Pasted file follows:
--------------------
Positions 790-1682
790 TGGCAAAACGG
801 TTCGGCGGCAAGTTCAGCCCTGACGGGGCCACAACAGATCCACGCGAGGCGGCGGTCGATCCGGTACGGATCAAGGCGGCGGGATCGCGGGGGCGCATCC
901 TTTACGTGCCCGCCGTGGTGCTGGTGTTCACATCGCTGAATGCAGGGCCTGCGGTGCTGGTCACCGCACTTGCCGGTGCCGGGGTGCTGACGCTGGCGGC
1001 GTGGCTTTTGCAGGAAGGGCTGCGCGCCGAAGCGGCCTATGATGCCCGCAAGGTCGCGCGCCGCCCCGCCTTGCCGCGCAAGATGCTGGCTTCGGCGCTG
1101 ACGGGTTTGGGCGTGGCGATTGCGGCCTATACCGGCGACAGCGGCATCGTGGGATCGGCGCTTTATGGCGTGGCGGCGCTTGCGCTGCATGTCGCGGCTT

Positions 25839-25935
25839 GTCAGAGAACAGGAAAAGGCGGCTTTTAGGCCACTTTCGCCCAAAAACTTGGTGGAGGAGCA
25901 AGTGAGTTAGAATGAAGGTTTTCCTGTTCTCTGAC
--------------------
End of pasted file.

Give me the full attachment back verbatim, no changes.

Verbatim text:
Positions 790-1682
790 TGGCAAAACGG
801 TTCGGCGGCAAGTTCAGCCCTGACGGGGCCACAACAGATCCACGCGAGGCGGCGGTCGATCCGGTACGGATCAAGGCGGCGGGATCGCGGGGGCGCATCC
901 TTTACGTGCCCGCCGTGGTGCTGGTGTTCACATCGCTGAATGCAGGGCCTGCGGTGCTGGTCACCGCACTTGCCGGTGCCGGGGTGCTGACGCTGGCGGC
1001 GTGGCTTTTGCAGGAAGGGCTGCGCGCCGAAGCGGCCTATGATGCCCGCAAGGTCGCGCGCCGCCCCGCCTTGCCGCGCAAGATGCTGGCTTCGGCGCTG
1101 ACGGGTTTGGGCGTGGCGATTGCGGCCTATACCGGCGACAGCGGCATCGTGGGATCGGCGCTTTATGGCGTGGCGGCGCTTGCGCTGCATGTCGCGGCTT

Positions 25839-25935
25839 GTCAGAGAACAGGAAAAGGCGGCTTTTAGGCCACTTTCGCCCAAAAACTTGGTGGAGGAGCA
25901 AGTGAGTTAGAATGAAGGTTTTCCTGTTCTCTGAC